Pinehurst Golf News Archive

N.C. State’s Franken wins medalist honors at 116th North & South

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N.C. State golfer Stephen Franken shakes hands with his caddie after making birdie on the 18th hole of Pinehurst No. 2 and closing his round as the medalist in the 116th North & South Amateur. (Photo by Thomas Toohey Brown)

Championship now shifts to match play on demanding Pinehurst No. 2






VILLAGE OF PINEHURST, N.C. – Leave it to an N.C. State guy to take advice from a Duke grad.

Bob Stanger, a former Duke standout who played in a number of North & South Amateurs in the 1970s, would often tell his hard-working nephew: Just birdie the last.

Stephen Franken put his uncle’s advice to good use on Tuesday, closing what was a brutally difficult day of golf with a birdie on the 18th hole of Pinehurst No. 2. As the 25-foot putt dropped, Franken pumped his fist in the shadow of the Payne Stewart statue behind the green to put the finishing touches on a brilliant two days that left him as the championship’s medalist with a two-day total of 1-under 139.

“My uncle would always tell me – and he played out here all the time – just birdie the last,” said an effusive Franken, who is the lone player under par after two rounds of stroke play in the 116th North & South Amateur. “It doesn’t matter how you’re playing, he’d say, just birdie the last. And that one felt really good.”

“Somebody shot 139?!” one player bellowed incredulously at the scorer’s table at one point. “How many holes did he skip?”

On a day like this, it should have. As tough as No. 2 played in Monday’s first round, it was even more demanding on Tuesday, especially with much of the round mired in intermittent rain, including several heavy downpours that led to two lengthy weather delays. No. 2 averaged a round of 77.2 and surrendered just three under par rounds.

“Somebody shot 139?!” one player bellowed incredulously at the scorer’s table at one point. “How many holes did he skip?”

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Click to Enlarge and print.

It helped that Franken shook off a bogey on the tough 2nd hole with an eagle on the par-4 3rd. Franken jarred his approach from 116 yards out in the fairway, a shot that Franken said sparked what was to come.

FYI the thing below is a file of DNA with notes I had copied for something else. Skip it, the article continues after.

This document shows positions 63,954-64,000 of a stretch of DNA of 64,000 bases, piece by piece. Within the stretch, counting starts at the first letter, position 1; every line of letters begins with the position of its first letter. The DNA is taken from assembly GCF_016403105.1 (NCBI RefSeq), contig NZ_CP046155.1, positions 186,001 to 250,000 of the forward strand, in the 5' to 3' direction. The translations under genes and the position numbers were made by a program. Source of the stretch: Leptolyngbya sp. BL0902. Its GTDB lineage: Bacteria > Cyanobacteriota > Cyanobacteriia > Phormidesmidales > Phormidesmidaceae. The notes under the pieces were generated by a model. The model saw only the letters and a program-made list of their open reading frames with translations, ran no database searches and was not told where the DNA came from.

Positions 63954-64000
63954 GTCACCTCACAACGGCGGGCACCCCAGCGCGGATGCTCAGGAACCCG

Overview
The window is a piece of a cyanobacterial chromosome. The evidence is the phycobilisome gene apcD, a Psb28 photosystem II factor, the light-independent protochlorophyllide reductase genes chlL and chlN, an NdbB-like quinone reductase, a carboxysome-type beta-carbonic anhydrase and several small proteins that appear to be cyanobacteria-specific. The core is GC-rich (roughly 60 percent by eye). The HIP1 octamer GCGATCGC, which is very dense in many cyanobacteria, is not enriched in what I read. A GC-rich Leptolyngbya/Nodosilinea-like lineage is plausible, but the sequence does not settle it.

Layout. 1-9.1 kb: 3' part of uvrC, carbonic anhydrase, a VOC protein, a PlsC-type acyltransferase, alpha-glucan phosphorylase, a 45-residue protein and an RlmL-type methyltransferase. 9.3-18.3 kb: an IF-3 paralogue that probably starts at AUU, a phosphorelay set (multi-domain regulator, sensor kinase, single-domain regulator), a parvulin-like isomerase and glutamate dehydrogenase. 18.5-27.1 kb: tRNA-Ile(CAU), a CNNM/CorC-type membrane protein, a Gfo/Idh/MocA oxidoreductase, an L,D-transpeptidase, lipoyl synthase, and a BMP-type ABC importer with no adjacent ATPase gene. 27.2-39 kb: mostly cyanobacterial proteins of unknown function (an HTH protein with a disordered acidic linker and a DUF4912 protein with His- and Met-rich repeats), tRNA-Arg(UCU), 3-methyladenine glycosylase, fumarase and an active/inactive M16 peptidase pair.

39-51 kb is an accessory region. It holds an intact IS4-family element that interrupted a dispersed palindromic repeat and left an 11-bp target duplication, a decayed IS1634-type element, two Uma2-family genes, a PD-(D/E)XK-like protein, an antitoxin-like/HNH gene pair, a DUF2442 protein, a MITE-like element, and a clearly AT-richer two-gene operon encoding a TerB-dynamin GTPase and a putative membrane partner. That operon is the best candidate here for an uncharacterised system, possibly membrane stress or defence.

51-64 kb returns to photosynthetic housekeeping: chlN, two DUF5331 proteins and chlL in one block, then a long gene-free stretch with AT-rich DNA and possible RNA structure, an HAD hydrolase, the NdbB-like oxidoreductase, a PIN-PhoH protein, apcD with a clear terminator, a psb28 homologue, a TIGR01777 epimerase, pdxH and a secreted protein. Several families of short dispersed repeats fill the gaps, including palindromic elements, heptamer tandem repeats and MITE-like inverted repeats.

“It was one hop. I dunked it,” Franked quipped. “And that got me really fired up. It was just pure.”

Franken bogeyed the 4th, but came back with a birdie on the par-5 5th before finishing his last 11 holes with two bogeys and two birdies. On this day, it was a monumental achievement.

“I knew I just had to stay patient,” he said. “I knew there were going to be a lot of pars and bogeys, and when I did have a birdie opportunity, to really try to take advantage of them. I just can’t tell you how much I love this course. The challenge is incredible.”

“I just can’t tell you how much I love this course. The challenge is incredible.” -Stephen Franken

Indeed. Several of the championship’s pre-tournament favorites will not continue. After the second round, the field was cut to 32 as the championship shifts to match play. On the outside looking in include defending champion Sean Walsh, Clark Engle, Will Grimmer and U.S. Amateur Four-Ball Champion Andrew Buchanan. First-round leader Alex Smalley will advance, but shot a second-round 76 to fall to fifth.

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Stephen Franken stands with his medalist Putter Boy trophy at Pinehurst’s famed Payne Stewart statue.

Tyler McDaniel shot a pair of 71s to finish second in stroke play, three shots back of Franken. Joey Savoie and Andre Garcia were another stroke back at 3-over 143.

And there were flashes of brilliant play. Zander Lozano, a junior at the University of Texas at San Antonio, fired the round of the day with a 2-under 68 that included five birdies. Lozano, who began the day tied for 54th after an opening 79, enters match play as the tournament’s 10th seed.

Asked to put the round into words, Lozano was almost at a loss.

“Um, that’s kinda tough,” he said.